Often we are told in the Word and by the Spirit to simply stay put. To stand firm in the spot where God has planted us.
There are seasons for breaking new ground and moving forward with kingdom assignments. There are other seasons to continue in the instruction we have already received until new revelation comes. Either way, we are to stand steadfast in our faith, not allowing circumstances to destabilize or distract us.
There are plenty of temptations right now to lose our grip on hope and give into despair. The political-social-moral-cultural landscape is about as messy and discordant as it has ever been in my lifetime.
Because of or in spite of this reality, we need to commit even more to our stand, maintaining a posture of moral and spiritual courage.
One biblical example of this posture is the prophet Daniel. Daniel, desperately in need of a word from the Lord said, “I set my face unto the Lord God, to seek by prayer and supplications, with fasting, and sackcloth, and ashes” (Dan 9:3). He did this for 21 days, after which the angel came and assured him, “Fear not, Daniel: for from the first day that thou didst set thine heart to understand, and to chasten thyself before thy God, thy words were heard, and I am come for thy words” (10:12). Daniel set the dial of his heart on 10. Nothing was going to move him. He stayed put in a posture of prayer, fasting, and full submission, and the answer came because of his readiness for it.
Jesus taught that his disciples are to abide in him. He is the vine; we are the branches (John 15). Branches don’t strive to grow, but they stay in their place, connected to a growing organism, which in Jesus’ metaphor is himself and his church. We stay put, allowing the vinedresser to do his work of tending and pruning. This is not passivity; it is obedience and persevering faith. This is how we remain fruitful and give glory to God, whatever the circumstances swirling around us.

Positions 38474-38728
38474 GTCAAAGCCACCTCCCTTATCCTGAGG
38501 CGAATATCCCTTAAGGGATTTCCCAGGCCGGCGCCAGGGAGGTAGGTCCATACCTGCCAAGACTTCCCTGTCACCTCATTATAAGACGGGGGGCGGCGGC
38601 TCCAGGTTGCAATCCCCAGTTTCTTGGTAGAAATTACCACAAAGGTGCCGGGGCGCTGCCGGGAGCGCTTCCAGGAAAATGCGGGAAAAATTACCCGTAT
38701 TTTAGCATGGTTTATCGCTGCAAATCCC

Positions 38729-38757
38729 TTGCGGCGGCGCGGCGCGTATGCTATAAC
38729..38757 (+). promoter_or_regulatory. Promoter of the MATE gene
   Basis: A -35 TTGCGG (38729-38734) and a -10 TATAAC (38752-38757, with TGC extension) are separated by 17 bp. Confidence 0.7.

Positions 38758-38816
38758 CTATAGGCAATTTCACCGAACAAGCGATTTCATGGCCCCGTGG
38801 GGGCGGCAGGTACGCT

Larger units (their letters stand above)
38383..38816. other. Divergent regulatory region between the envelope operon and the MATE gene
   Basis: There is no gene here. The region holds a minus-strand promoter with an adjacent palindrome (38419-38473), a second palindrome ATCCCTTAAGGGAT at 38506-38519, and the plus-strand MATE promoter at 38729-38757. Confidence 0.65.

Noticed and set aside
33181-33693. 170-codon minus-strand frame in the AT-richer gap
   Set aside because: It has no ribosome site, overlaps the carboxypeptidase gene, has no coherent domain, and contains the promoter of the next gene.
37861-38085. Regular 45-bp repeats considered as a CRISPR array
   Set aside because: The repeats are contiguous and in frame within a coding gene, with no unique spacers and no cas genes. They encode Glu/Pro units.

Paul attests in several epistles to the importance of simply standingand continuing in a stance of steadfast faith. In Ephesians, he instructs the believers that once they have put on the whole armor of God, they are to “stand against the devil’s schemes” (6:11), ready to use all spiritual equipment to fight their battles and defend the territory God has given them. His people are not instructed to go out and find enemies and shoot them down. But when the enemy invades, we are directed to be ready to stand boldly and “extinguish all the flaming arrows of the evil one” (6:16).
Another metaphor in Ephesians recalls Psalm 1, that of being “rooted and established in love” (3:17). Paul addresses the need for stability. God’s people are not “tossed back and forth by the waves and blown here and there” (4:14). We are to model solid, steadfast, courageous confidence in God–our Father, Savior, and eternal Champion.
Paul instructs the Colossians, “…Continue in your faith, established and firm, not moved from the hope held out in the gospel” (1:23). He says to continue diligently in the decision you made to follow Christ and were reconciled to God. Again, this is not passivity, but it is solid, steady commitment to remain in the will of God, whatever comes our way.